Or you would hear variants so gruesome that it was difficult to believe you were hearing what you were hearing: “We had to flee from Congo, my neighbors’ daughters were raped, the men who did it came back in the morning and threw the girls’ heads in our yard. We need food, we need money.”

“I’m sorry that happened, I wish I could help you. But you’ll have to come back in two weeks.”

And though it sounds heartless, what more could one say? I sat in on many hours of such UNHCR intake interviews and Alan, who conducted them, was unfailingly polite, professional, sympathetic. Between us and the refugees, and their desire for a UNHCR mandate—a document that would make their refugee status legal in Kenya and give access to medical care and free primary school for their children—was a sheet of plexi-glass and a computer. The huge workings of the bureaucracy that Alan functioned inside of was invisible. He was the human face they appealed to, and Alan was the one who had to tell them over and over again, I’m sorry but…

As one refugee put it who had learned the system only to be denied refugee status: “We come to UNHCR as if she were our mother. We ask her for bread but she gives us a stone.” But it turned out to be more complicated: he was a Rwandese Hutu who may have helped in the genocide committed against Tutsis. He didn’t allude to this, he presumed UNHCR should presume that he was innocent. But how could Alan presume that? How could Alan presume that this man hadn’t cut down his neighbors with a machete, and was thus a criminal, and was thus in violation of refugee status? UNHCR was not a mother. Nor was the man a child. But he continued on with his life, no doubt knowing that there was always something worse than not having your UNHCR mandate—as any Tutsi, or Somali for that matter, could tell you.

At an interview center in Eastleigh, accompanied by Rika Hakozaki, a calm, quiet, immensely capable UNHCR press officer from Japan, I met many Somalis, particularly women, who had only the vaguest notions about their rights of asylum: issues of protection came up again and again: clan warfare didn’t end at the Kenyan border, not if you lived in Eastleigh. But there were other, more shadowy kinds of violence. A young ethnic Somali woman from Ethiopia had just finished reciting a story, in a completely rote way, about how she and her husband had fled government thugs in Ethiopia and were now on the verge of starvation: “My husband was working here as a taxi man, but he was beaten up, and now he cannot work. We have no money. We are living by what I can make from selling cigarettes on the street.” Her tie-dye guntiino, a long flowing dress in vibrant yellows and reds that she knotted like a sari over one shoulder, clashed with the emotional flatness of her voice.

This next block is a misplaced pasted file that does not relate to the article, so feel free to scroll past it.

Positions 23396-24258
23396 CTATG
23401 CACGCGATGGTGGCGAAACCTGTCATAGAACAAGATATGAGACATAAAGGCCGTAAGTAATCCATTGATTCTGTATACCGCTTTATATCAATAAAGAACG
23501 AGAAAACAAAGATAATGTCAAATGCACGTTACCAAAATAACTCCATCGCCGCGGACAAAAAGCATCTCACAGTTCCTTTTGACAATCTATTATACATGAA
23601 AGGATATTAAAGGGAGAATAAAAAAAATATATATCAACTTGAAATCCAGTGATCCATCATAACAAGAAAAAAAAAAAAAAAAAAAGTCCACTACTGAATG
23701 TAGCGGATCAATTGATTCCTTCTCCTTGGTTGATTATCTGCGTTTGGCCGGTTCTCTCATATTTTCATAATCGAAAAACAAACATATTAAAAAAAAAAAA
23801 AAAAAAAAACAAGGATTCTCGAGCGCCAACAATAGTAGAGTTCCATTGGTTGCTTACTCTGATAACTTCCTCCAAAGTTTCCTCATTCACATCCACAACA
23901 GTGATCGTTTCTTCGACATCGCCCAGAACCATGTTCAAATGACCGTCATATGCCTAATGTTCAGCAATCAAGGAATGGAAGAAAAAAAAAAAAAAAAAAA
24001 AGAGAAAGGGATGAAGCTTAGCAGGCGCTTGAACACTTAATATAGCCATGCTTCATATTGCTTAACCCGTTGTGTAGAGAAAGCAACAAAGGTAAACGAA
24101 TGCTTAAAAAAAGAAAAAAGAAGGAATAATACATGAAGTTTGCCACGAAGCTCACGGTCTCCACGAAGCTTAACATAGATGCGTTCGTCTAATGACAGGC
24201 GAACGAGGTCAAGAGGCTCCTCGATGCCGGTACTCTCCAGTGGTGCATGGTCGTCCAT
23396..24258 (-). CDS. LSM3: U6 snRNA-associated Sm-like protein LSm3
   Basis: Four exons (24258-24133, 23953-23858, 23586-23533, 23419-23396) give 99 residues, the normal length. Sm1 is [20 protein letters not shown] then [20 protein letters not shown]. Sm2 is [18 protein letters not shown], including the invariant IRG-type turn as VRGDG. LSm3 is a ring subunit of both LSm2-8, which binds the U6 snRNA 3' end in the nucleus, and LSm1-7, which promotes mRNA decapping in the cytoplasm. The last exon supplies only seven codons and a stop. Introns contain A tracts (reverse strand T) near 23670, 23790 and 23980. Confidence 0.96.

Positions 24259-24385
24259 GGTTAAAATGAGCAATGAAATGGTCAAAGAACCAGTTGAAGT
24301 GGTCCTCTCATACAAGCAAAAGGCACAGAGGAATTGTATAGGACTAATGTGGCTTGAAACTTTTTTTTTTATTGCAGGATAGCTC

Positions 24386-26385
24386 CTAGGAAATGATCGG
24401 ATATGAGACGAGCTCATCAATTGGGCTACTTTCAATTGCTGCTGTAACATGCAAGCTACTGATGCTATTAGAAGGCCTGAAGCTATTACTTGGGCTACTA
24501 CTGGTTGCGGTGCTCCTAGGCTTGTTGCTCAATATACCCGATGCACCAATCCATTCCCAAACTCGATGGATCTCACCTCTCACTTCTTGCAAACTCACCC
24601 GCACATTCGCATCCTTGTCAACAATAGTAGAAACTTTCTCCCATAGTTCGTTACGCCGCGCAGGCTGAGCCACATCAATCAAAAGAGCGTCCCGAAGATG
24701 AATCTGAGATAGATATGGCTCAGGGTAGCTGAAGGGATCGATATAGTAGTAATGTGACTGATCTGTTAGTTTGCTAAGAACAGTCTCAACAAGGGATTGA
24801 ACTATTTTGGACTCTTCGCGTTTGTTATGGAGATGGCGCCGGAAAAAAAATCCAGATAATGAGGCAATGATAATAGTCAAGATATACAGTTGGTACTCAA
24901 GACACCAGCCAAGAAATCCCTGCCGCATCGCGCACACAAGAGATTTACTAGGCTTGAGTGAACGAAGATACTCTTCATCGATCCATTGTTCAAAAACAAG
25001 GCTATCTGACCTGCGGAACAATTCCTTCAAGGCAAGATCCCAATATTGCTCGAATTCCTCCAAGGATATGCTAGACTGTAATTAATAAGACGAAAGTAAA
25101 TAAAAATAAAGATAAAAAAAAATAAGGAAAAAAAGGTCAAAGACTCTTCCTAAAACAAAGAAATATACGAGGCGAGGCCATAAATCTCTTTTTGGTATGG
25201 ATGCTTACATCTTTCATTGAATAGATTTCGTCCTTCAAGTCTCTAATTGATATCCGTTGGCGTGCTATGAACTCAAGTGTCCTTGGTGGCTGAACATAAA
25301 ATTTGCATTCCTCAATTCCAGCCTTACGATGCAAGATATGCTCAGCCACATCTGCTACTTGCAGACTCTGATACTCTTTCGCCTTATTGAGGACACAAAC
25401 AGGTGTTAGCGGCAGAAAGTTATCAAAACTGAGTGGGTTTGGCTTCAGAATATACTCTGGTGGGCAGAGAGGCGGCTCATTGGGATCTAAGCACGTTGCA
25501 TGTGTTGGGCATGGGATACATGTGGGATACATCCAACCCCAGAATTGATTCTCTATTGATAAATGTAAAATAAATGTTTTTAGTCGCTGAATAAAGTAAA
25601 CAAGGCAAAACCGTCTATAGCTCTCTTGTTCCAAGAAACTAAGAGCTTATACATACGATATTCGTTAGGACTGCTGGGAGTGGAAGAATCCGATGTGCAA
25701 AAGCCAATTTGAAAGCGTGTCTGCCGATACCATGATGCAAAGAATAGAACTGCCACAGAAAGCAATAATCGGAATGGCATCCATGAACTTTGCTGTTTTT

And then the woman, her eyes narrowing, glanced at her husband and said something in Somali to Idil, the young Somali woman who served as my translator. Idil looked at the woman’s husband who kept his eyes averted. Rika traded glances with me when Idil told us, “She’d like to meet with you in private.” Somali women are subservient in public, and this was beyond startling—in fact, to take that kind of liberty with your husband, the undisputed ruler of the household, was almost shocking. And when she first sat down, it had surprised me that she wore nothing to cover her arms and shoulders the way most Somali women do. Her husband, who had been a former professional soccer player, but whose every gesture now seemed wracked by pain, only grimaced a little, and he and her son left the room.

“There is something I need to tell you,” she began, “that I don’t want them to hear. It is my secret and you must not tell him.”

Rika assured her that we would say nothing.

“A Kenyan policeman stopped me two years ago and asked me for my ID. He told me that it was a fake and he said he was going to arrest me. I thought he would take me to jail but he took me to a place and raped me.” Shame and anger flooded her voice, she held out her open palm to us and said, “How can I say this to my husband? And now—now I have grown sick.” Rika and I looked at each other, and I think both of us knew what was coming. “I went to the hospital. They tested me. I tested HIV positive. And now that I am sick, and it is hard to work, my husband beats me. I tell him to go to the hospital because now he is sick but he will not go. I have been living this way for eight months. I want to get away from him and his family. Please, can you help me.”